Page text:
Part Four: The New Buds
Worried that we’d have to face more Osminog from this new tribe, Blue and I worked hard in our garden to produce vegetables and fruit. We built the forge and smelter over the course of a couple weeks, slogging through the clay and the stones to build the hot ovens, then I searched with the predator for signs of coal. The presence of peat to the south indicated that the swampy region, rich with plant matter, should have produced coal.
I was not disappointed. I had to use my hands to pry off some precious coal from a visible vein, but I would be able to fashion a pick to get more later. Blue would be confused as to what all this work was for, but she would see the results eventually. I brought back the coal, shoved in some iron ore that I’d retrieved from the bogs, and had Blue pump the bellows made from leaves. When the iron’s impurities were separated out, I tipped the smelter and poured a pick into a mould made from clay. I later poured a plow, then some nails, all of which were poorly made but better than what I had at the moment. I poured a few axe-heads, sharpening them with the whetstones I’d had for better than a year.
Blue held up a finished axe, running her tentacle over the new handle and steel head. “This thing is amazing. Surely it is a divine creation.”
I pounded another handle into a second steel head, proud of the handiwork. “These will get better as we have more practice. For now, though, we need more iron before we can continue. I think we should focus on picking the fruit that is ripe, maybe preserving them for winter.”
Blue nodded, putting down the axe with care and picking up a basket I had taught her to weave. She liked weaving and had quickly become better at it than me, despite her insistence otherwise. “Yes – that sounds nice. It makes more sense than all this here.”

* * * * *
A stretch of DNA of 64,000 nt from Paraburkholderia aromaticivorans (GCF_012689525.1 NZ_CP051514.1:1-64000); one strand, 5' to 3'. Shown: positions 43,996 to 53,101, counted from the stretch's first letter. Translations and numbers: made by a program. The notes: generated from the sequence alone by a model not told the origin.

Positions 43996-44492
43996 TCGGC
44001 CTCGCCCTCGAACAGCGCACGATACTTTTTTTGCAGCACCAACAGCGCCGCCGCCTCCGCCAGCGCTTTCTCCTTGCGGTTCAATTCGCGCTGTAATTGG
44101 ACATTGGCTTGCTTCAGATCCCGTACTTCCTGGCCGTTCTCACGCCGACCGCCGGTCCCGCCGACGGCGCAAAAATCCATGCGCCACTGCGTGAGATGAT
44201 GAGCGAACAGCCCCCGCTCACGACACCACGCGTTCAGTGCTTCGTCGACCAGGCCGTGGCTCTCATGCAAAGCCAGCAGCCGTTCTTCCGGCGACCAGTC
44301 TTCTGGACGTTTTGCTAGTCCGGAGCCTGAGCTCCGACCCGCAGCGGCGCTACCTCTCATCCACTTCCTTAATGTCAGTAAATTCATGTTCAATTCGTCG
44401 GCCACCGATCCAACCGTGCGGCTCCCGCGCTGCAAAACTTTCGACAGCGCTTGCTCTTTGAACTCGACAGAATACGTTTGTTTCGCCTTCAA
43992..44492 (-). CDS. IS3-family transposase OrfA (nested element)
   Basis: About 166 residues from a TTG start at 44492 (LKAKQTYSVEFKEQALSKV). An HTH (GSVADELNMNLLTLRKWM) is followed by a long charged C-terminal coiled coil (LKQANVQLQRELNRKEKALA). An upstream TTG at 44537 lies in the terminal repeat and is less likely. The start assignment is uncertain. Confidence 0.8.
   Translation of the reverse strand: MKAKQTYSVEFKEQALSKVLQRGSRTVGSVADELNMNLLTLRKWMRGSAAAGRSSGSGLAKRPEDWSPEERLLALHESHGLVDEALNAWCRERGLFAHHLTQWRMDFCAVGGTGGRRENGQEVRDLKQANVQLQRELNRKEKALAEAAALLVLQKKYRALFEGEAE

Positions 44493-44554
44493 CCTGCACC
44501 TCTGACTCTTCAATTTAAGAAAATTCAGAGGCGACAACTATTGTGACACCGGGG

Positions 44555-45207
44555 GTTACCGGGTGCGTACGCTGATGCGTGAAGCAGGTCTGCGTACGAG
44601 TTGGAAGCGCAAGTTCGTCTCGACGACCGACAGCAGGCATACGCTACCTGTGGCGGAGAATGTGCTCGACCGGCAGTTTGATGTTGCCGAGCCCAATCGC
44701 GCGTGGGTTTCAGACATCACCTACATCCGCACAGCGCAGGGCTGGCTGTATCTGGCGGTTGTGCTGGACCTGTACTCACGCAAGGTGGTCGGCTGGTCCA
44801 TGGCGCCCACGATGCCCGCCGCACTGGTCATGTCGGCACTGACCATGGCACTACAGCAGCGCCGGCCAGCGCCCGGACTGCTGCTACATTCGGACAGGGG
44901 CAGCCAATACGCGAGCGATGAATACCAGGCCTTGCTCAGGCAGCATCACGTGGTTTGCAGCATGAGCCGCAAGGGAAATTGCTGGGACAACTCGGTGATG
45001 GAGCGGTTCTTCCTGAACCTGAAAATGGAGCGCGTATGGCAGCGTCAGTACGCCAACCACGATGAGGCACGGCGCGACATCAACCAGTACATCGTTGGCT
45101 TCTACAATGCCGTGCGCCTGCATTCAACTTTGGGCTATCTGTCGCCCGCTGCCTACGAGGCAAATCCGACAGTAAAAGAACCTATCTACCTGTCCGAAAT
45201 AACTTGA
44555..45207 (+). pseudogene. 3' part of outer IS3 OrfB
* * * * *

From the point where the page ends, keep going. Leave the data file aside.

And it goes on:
I picked up my basket, also made by Blue, and went into the fields with her. I stood in one row, just on the other side of some fruit bushes from the Osminog. My fingers deftly plucked fruit, one hand holding the basket while the other plucked. Blue put her basket down, dropping fruits with a tentacle that picked them.
“I am curious, creature,” Blue said, “What happened to all your faces. Where did they go? Why do you have only one left?”
I laughed, causing Blue some distress. “My tribe only has one face, Blue. We are all born with one face, we all die with one face. The Osminog are very special in that they have four faces.”
Blue harrumphed as best she could, copying one of the noises that I alone could make. “It seems you have to twist and turn so much with only one face. You should have many faces, Creature. It is much better, I think.”
I smiled, then said, “I haven’t found a need for many faces, though I see your point. I can see the benefit of not having a back side, the side opposite my face.”
“There is no reason to only have one face.”
“Oh, I can think of a couple. It takes more food to keep four faces working, for one thing. Ever notice how much more food you eat than me?”
Blue picked some fruit. “Well… I can’t really tell how much you’re eating. You don’t eat fruits, so how do I know it’s the same?”
I shrugged and picked a few more. “They’re not but… look, I know what I’m saying. You eat about twice the amount of food I do even though we’re roughly the same size. Part of it is that you have four faces, which requires more food to work. Even though I only have one face, I can use it pretty well and have to eat much less food than you.”
Blue flinched all of a sudden. “Did you hear that?” she asked.
“No,” I said. I crouched, listening. Blue did tend to be flightier, but she also was most likely to hear approaching enemies first. I looked down the row and tried to figure out what was going on. I heard the baying of my predator, then some quick footsteps. “I hear that,” I said.
“This isn’t the first time this has happened,” Blue said. She walked towards the end of the row, so I followed close behind, knowing that I would be the better at fixing problems if something were to have gone terribly wrong.
As I went, I saw the predator baying and shuffling around in the mud, several strange Osminog prodding it from just far enough away that the predator couldn’t get them while it was tied up. That being said, I also wasn’t certain that the predator was trying to get them. It rolled over, showing its stomach in such a way that typically ended with a belly rub and, possibly, some blubberballs.